|A true margin of error|
Gov. Mark Dayton heads into re-election with the highest job approval rating of his term, according to a new Star Tribune Minnesota Poll.A few thoughts:
The poll found that 58 percent of Minnesotans think Dayton is doing a good job as governor, with 29 percent saying they disapprove. Those numbers come after the governor orchestrated an income tax increase on the wealthy and after the troubled rollout of the state’s health care exchange that opponents hoped would diminish his popularity.
“Given that it’s been a challenging couple of months with MNsure and the light-rail line and the like, I think it shows people are looking at the big picture of how the state is doing overall,” Dayton said. “I’m certainly gratified by these numbers, but there’s a lot more work ahead. I think Minnesota has made excellent progress in jobs and education but we have a lot more to do in those and other areas as well.”
|You throw out your gold teeth|
- I do have to wonder if some of the candidates running for governor now wish they'd taken a shot at Al Franken instead. Franken may have the money, but his popularity is nowhere near as high as Dayton's. And frankly, the current slate of GOP contenders for Franken's perch is highly unimpressive. If I were Jeff Johnson or Dave Thompson or Marty Seifert, I'd have to be second-guessing myself just a little right now. Any one of these three gentlemen would be a significant improvement over the likely GOP nominee, Mike McFadden, who has more incisors than principles, at least based on the available evidence. I understand the theory behind having an independently wealthy candidate running against Franken, but the GOP will never be able to outspend Al. I'd much rather have had a principled, articulate opponent who could throw Franken's sophistry back in his face.
- Best of all, whoever wins the gubernatorial primary gets to face Alida Messinger and her Alliance for a Better Minnesota goon squad. I sincerely hope that none of the GOP hopefuls has ever had more than a busted taillight on their driving record, because if they have, we'll hear about it with mournful string music and high dudgeon.
- The local economy has done fairly well in the past three years. There are big flashing warning signs ahead, but for now, things are going well. Dayton will get credit for that. The thing about raising taxes on the rich is this -- they will respond, but they will respond slowly. The reason most people who get rich stay rich is because they think through the implications of what they are doing. We'll know the effects of these 2013 tax increases in 2015 and 2016. And the beauty part for the DFL is that, if somehow a Republican candidate wins, he'll get blamed for the downturn, because it's axiomatic that nothing a Democrat does is his (or her) fault, or at least so it is reported. After all, what difference does it make?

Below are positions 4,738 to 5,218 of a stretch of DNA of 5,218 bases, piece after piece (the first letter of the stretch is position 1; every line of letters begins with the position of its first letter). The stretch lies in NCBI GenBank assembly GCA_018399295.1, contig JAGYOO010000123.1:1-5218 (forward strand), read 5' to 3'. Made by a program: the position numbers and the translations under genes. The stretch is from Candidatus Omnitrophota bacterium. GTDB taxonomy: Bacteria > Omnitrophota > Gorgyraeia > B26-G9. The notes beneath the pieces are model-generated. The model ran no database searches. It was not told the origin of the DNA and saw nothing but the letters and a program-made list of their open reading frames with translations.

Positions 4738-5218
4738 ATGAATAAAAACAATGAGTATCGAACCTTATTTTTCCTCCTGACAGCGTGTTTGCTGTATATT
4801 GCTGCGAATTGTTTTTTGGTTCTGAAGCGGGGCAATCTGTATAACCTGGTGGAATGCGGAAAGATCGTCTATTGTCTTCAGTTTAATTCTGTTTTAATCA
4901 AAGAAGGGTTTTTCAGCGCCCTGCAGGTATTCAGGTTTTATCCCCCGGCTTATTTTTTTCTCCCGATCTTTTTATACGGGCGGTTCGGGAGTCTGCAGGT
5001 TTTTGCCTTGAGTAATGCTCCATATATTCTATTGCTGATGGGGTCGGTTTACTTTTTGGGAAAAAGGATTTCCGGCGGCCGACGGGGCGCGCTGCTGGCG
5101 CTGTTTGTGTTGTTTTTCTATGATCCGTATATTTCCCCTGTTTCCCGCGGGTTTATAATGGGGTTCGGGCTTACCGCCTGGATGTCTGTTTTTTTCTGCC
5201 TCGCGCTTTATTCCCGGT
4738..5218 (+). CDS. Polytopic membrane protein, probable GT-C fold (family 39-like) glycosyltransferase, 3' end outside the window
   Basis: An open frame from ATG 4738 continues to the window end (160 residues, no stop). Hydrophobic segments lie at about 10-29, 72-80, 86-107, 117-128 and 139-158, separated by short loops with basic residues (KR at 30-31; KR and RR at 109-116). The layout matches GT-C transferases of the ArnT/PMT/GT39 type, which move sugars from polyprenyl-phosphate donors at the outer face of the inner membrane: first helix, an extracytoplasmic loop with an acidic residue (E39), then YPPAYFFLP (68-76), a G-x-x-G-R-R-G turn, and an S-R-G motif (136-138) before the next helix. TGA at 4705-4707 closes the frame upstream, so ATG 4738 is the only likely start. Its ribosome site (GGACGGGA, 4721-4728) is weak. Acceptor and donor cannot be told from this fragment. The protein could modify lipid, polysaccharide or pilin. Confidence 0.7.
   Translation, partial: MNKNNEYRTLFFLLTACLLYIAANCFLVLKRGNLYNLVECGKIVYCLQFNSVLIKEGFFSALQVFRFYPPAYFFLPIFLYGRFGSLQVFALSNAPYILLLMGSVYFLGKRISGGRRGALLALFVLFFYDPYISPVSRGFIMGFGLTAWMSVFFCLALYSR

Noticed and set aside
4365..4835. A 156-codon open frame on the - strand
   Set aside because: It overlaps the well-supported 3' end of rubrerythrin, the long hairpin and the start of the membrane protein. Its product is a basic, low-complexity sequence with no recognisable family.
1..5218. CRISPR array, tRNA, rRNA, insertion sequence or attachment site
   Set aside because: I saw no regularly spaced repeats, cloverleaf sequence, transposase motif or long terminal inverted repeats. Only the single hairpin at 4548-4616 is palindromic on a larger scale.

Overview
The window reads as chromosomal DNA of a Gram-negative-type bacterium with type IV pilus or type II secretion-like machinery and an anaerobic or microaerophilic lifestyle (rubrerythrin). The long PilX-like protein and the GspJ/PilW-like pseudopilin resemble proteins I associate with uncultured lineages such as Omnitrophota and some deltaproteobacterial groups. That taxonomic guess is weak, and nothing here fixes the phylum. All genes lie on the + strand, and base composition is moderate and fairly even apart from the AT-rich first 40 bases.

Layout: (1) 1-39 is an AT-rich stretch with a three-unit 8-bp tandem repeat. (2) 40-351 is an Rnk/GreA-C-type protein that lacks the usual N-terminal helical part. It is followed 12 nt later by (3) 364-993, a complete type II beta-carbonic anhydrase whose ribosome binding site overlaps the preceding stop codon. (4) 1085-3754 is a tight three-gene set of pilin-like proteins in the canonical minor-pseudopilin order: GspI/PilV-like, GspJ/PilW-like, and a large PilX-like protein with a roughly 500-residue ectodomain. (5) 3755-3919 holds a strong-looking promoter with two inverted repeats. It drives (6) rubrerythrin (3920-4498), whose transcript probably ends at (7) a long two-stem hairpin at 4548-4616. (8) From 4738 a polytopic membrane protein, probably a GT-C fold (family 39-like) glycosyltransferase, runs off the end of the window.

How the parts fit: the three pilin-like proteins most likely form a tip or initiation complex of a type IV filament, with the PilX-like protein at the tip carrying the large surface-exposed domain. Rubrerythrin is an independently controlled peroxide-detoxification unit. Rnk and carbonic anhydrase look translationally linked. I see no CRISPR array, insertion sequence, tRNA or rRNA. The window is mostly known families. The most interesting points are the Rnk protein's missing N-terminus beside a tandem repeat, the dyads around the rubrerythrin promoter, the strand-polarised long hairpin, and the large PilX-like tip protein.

- Having said that, it's not over. At this point, the MNsure debacle is only affecting a small number of people. Once the employer mandate takes effect in the fall, the numbers could change substantially. The Obama administration has done its best to push the effects of the mandate past November, but it will be difficult to do that this year. If you start to see a lot of upheaval in the insurance market right before the election, things could swing the other way.
- Finally, the legislative session will be interesting; there are a lot of people who want to spend, spend, spend, and if they get out of hand it could become problematic for Dayton. However, there will be a solution. Look for Dayton to pass a symbolic but meaningless veto on something that the DFL lege sends his way, all to burnish his reputation for parsimony and watchdog-itude. Or something. We love our kabuki.